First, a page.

Board Game: Monitor vs Merrimack: Battle of Hampton Roads, 1862
Board Game: Salvo!
Board Game: Caesar XL
Board Game: Gettysburg
Board Game: The Flowers of the Forest


How much order versus chaos do you prefer in your wargaming?
Godlike knowledge, deterministic combat (e.g. Napoleon's Triumph)
Known map/units/reinforcements, probabilistic combat (e.g. Afrika Korps)
Uncertainty in activations, random events, or turn duration (e.g. Across 5 Aprils)
Event table or cards, friendly unit activations (e.g. Card Driven Games (CDGs))
Local commander independence (e.g. The Flowers of the Forest)
      67 answers
Poll created by MarkEJohnson

From gallery of MarkEJohnson

My VASSAL game of UKC, while I still had a chance!

I made rookie mistakes during Unhappy King Charles, but still had a couple shots at salvaging the game by bring Charles to battle. Unfortunately, despite winning those battles, I couldn't capture the king. Eventually he beat me back to just London and some towns to the east. A losing game, but a very enjoyable one.

From gallery of MarkEJohnson

Cruel Necessity, partially set up (or taking down, I don't recall)

As you know from episode 2 of this podcast, I enjoy several of the States of Siege series games. Combined with my new interest in the English Civil Wars, this new title should be a lock, right? Well, it wasn't for me. Not entirely. There's a LOT going on, which should please most people. After all, a "lot" in a States of Siege game is still very manageable compared to other big wargames. Also, it's really the only game I played that covers ALL of the English Civil Wars, as well as the political challenges & backdrop throughout. Sure, it's abstracted, but it still takes on more scope than other games here.

From gallery of MarkEJohnson

Royalist dragoons take aim at Cromwell's cavalry wing

Winceby had some good parts, notably the command system and real feeling of those dragoons, but the wristage in the combat system (and the command system, actually), combined with the uninspiring graphics (counters ok, map a big disappointment) means I won't be returning to this one. I wouldn't completely rule out other Royalists & Roundhead games, though.

From gallery of MarkEJohnson

Langport doesn't look like much, either, but the system played smoothly, and the single-sided, DIY/PNP counters worked well enough

I suppose the TCS games that I played could be called the "action movies" of the games I played, with simple rules and rapid fighting. But like better action movies, there was enough historical simulation that was recognizable from the research I'd done that it was good. Plus, some of the other games in the series look nicer.

From gallery of MarkEJohnson

Naseby uses similar rules & counters, but a much nicer map

Here you can see the whole setup. The chit-pull coffee cup for activations, simple charts, attractive map, and clear counters. This is the setup for the battle, with Parliament's forces in the foreground, on a low ridge. Infantry in the center, cavalry on the wings. That's Cromwell's group on the right, while on the other hill across the battlefield, Rupert's first-class cavalry waits on THEIR right wing.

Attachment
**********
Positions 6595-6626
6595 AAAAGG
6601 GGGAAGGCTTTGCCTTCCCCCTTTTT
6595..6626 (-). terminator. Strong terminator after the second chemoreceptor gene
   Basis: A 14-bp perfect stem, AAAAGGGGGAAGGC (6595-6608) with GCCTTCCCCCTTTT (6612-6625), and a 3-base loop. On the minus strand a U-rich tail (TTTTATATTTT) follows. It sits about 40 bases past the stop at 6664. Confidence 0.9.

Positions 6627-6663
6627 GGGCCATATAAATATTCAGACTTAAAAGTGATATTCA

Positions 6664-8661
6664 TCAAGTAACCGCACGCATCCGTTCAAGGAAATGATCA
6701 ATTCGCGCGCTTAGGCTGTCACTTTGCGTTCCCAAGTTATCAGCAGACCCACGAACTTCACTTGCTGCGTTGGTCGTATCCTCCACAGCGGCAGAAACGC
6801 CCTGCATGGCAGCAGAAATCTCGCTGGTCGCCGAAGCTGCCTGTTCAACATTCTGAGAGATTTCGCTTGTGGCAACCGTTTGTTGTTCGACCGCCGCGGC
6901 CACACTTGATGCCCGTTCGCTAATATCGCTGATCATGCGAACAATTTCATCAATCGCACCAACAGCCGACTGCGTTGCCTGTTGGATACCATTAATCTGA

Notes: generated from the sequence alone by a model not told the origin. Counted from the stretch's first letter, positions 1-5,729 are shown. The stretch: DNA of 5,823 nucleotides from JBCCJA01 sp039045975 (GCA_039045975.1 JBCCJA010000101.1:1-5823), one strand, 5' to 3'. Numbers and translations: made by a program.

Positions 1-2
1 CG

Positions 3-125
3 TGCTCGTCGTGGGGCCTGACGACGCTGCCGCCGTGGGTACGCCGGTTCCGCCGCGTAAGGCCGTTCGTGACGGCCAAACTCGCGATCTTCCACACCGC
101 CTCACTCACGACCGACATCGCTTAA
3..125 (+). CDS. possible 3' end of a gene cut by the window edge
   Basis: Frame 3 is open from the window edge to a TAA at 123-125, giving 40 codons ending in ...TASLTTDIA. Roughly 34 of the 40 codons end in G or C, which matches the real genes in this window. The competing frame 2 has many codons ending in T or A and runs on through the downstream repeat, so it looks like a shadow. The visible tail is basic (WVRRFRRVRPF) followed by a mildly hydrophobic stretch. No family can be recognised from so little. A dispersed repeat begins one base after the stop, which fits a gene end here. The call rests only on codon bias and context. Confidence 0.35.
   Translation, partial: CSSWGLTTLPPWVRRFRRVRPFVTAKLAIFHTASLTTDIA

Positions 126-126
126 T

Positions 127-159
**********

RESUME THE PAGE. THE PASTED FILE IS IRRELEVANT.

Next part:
From gallery of MarkEJohnson

My own replacement counters since I've misplaced the originals! They worked.

I read somewhere that Cromwell's Victory was from the SPI/TSR transition period for S&T, when a game designed & developed by the original wargame company was ultimately produced and released by the new owners.


Reference material
Revolutions podcast
YouTube: English Civil War - Cromwell
YouTube: English Civil War - Blood on Our Hands
YouTube: Battlefield Britain - Naseby
YouTube: Oliver Cromwell - King Killer
English Civil Wars on Wikipedia
In Our Time - The Trial of Charles I
Cromwell (film)
Vasey on Chaos in Gaming

English Civil War games discussed
Unhappy King Charles
Cruel Necessity
Winceby (Royalists & Roundheads system)
Fairfax's Revenge: the battle of Langport 1645
Naseby: The End of a Reign
Cromwell's Victory: The Battle of Marston Moor

Charles Vasey's games discussed
Unhappy King Charles
The King's War
Deathride: Mars-la-Tour 1870
Chariot Lords
The 2010 Election (and see Rick Heli's writeup)
The Flowers of the Forest

Roberto Chiavini's games discussed
I Obey: The Campaign of Bezzecca 1866
Innocence Lost: First Bull Run 1861
TCS English Civil War series
Edgehill: Dawning of the Revolution
Naseby: The End of a Reign
Montebello: First Step to Freedom
Acies Edizioni's games
Wargame Downloads.com
CSW 2014 Donation Drive, featuring Langport
Legion Wargames' games
High Flying Dice's games
Sports Replays titles by Roberto
TCS Thirty Years War series
TCS Battles of the Middle Ages System
Age of Dante (Postcards from Tuscany series)
Gliders from the Sky: The Fall of Eben Emael
Prussia Rising: The Franco-Prussian War
Christmas in Hell: the battle of Ortona
Maria Theresa
Souls of the Brave: the Epic of the Alamo

Other games discussed
Monitor vs Merrimack: Battle of Hampton Roads
Gettysburg (Martin Wallace)
The Flowers of the Forest
Caesar XL

From gallery of MarkEJohnson
From gallery of MarkEJohnson
From gallery of MarkEJohnson
From gallery of MarkEJohnson
From gallery of MarkEJohnson

Mark Johnson's irregular podcast about small wargames